Like having your feet worked on? The therapist uses finger pressure and techniques such as kneading and rubbing to promote relaxation and healing in the body. Reflexology is based on "reflex areas" on the hands and feet, whose energy is believed to be connected to organs and other body parts. By applying pressure to the reflex points, the reflexologist can balance your nervous system and stimulate endorphins, the body's natural pleasure response, which reduces stress and discomfort.
Your therapist might assess your complexion at the start of your treatment and choose essential oils or lotions to suit your skin type. She will massage these into your body with a series of strokes and techniques specific to the part of your body and what you want to achieve; for example, this might be long, gliding strokes across your back to help you relax, or kneading or rubbing your shoulders to unwind any knots. The treatment takes into account the delicate or tender areas of your body, so it should be comfortable and soothing.
The significant difference in the two approaches is their effect on these layers. A Swedish technique uses lubricant to glide over the layers – whether that be on a superficial layer (light pressure) or a deeper layer (firm pressure). There may also be kneading of the muscles, vibration or percussion to stimulate the muscles, and passive and/or active joint movements. All of these techniques serve to increase circulation of blood and lymph, soften and relax the tissues, reduce cortisol levels in the body (the stress hormone), and provide a generalized sense of relaxation for the client.
In ashiatsu, the practitioner uses their feet to deliver treatment. The name comes from the Japanese, ashi for foot and atsu for pressure. This technique typically uses the heel, sesamoid, arch and/or whole plantar surface of foot, and offers large compression, tension and shear forces with less pressure than an elbow, and is ideal for large muscles, such as in thigh, or for long-duration upper trapezius compressions. Other manual therapy techniques using the feet to provide treatment include Keralite, Barefoot Lomi Lomi, Chavutti Thirumal.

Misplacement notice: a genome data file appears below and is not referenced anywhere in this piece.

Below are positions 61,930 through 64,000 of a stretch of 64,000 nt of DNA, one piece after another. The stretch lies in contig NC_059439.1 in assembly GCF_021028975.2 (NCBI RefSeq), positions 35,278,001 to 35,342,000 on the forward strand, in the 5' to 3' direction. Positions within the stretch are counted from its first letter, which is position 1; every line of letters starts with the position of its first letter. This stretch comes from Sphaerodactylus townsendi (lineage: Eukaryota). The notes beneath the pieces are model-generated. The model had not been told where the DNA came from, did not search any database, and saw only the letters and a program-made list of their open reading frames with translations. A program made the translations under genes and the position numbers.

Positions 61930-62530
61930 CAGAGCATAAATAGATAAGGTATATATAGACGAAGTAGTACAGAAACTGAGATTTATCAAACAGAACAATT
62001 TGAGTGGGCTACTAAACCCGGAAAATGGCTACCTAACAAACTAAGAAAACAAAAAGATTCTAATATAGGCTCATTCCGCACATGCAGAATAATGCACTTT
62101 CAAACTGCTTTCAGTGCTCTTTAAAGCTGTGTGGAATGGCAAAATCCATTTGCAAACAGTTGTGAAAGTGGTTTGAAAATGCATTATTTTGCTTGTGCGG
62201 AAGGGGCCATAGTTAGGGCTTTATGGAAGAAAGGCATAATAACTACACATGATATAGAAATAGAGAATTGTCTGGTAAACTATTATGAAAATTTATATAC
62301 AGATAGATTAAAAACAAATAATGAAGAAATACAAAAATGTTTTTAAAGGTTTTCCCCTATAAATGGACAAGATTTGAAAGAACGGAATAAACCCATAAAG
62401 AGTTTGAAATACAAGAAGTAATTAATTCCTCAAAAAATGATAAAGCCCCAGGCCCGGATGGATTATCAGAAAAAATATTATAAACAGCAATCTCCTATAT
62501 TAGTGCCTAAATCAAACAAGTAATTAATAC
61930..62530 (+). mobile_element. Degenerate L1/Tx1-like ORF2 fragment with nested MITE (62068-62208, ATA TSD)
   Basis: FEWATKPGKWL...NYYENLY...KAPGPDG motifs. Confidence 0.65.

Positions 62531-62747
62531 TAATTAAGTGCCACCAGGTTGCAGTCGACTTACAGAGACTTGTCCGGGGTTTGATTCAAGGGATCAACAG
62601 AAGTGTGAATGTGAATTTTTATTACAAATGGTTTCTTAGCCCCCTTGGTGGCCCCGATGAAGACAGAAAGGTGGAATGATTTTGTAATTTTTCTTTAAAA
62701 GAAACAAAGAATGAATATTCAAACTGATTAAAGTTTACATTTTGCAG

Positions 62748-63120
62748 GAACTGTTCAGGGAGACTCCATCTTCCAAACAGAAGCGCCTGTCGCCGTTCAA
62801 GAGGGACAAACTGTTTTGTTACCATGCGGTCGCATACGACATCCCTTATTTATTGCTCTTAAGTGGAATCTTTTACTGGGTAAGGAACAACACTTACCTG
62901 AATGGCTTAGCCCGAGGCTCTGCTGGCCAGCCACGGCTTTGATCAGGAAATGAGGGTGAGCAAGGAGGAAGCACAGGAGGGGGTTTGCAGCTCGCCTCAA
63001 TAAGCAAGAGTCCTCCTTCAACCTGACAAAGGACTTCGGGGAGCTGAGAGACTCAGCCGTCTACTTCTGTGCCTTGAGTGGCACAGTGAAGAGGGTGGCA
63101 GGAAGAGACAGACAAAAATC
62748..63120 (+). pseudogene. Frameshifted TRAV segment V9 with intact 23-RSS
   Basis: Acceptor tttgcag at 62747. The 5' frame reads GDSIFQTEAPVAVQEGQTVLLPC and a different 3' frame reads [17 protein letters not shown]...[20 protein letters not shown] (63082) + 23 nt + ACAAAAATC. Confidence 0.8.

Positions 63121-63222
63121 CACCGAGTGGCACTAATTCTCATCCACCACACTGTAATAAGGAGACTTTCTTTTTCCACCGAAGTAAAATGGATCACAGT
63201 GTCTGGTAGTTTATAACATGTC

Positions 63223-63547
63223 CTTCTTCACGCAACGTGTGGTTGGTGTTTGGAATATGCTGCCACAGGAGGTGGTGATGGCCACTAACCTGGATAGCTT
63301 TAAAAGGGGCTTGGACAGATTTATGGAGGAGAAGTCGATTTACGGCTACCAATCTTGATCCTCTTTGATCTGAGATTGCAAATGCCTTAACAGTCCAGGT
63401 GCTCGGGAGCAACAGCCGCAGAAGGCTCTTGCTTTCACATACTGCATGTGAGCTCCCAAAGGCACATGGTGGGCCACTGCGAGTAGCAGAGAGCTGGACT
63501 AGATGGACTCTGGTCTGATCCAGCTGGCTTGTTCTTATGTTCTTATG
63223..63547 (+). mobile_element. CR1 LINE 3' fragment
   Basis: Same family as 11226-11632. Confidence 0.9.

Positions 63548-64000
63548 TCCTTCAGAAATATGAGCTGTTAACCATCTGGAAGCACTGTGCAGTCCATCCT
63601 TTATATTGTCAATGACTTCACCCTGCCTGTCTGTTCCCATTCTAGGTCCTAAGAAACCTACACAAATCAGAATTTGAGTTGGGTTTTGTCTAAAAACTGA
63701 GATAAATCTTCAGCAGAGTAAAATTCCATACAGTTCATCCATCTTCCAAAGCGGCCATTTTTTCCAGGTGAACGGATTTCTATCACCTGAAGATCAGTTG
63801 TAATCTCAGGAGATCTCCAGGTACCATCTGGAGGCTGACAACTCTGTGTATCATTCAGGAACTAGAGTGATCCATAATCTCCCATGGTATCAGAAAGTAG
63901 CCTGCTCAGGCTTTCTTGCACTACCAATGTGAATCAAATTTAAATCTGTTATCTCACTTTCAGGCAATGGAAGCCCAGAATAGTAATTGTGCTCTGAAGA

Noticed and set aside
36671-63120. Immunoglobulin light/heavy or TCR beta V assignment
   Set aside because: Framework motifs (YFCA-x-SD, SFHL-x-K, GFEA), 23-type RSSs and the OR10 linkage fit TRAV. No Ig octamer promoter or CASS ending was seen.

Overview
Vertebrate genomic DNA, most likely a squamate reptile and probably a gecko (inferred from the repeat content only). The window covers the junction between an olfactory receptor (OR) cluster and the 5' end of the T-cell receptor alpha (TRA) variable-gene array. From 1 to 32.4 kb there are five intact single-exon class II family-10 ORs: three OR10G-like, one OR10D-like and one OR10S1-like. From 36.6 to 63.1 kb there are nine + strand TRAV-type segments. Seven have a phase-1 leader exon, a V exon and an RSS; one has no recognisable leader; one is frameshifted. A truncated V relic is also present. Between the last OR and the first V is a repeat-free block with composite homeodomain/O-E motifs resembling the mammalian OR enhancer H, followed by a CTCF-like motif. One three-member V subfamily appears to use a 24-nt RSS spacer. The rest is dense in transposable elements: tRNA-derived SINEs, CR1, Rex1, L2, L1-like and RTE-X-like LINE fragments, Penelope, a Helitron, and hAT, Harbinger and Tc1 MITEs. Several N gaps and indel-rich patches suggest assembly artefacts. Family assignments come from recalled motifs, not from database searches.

Atlanta Fulton 30323 Georgia GA 33.8444 -84.474
The ultimate massage experience combines a full body massage with additional time spent working on your tired feet. Using an integrative method of Reflexology, the therapist utilizes a whole-hand technique that works with the body meridians, opening pathways for better circulation and stimulation helping to create a calming effect to the whole body, mind, spirit, and soul!
Thomaston Upson 30286 Georgia GA 32.9015 -84.3324
During a hot stone massage the therapist heats as many as 50 basalt stones of varying sizes to 120–140º F, rubs them over your oiled body, and rests them on top of and beneath you—on your stomach, in your palms, on your back. The stones’ warmth enhances the relaxing effects of the pressure. Some people believe the stones have healing, grounding qua Show more
Massage therapists who have received specialized training and are certified in prenatal massage know how to position and support the woman's body during the massage, modify techniques, and avoid certain areas and techniques during pregnancy. Most will have a special table that allows the woman to rest comfortably and safely during the massage. Ideally, you should seek out a practitioner who is experienced and licensed in prenatal massage.
Silver Creek Floyd 30173 Georgia GA 34.1593 -85.1429
the use of several soft tissue manipulations (kneading, stroking, rubbing, tapping, etc.) at different depths, rates and strengths. Massage is used in sport to break down adhesions (deep friction), reduce swelling and oedema, and relax muscles. While massage will aid relaxation and reduce muscle stiffness, there is little scientific evidence of any reduction in injury rates.
While many believe that Deep Tissue Massage simply means heavy pressure, this is a misconception. Deep Tissue Massage includes many of the same techniques from its foundation in Swedish massage, but takes it in a different direction with a different purpose. Often times the pressure is deeper, but it doesn’t have to be. Remember, deeper isn’t always better. Deep Tissue Massage should be looked at as technique with a purpose, to provide structural and functional outcomes.
“The number one thing therapists should do to protect themselves from injury is avoid doing too much work,” says Bykofsky. She also recommends not over-scheduling, working too many hours, or holding too many deep massage sessions a week. Also, take advantage of other “tools” at your disposal, such as different parts of your hands and arms, using them for leverage to take some of the pressure off your thumbs.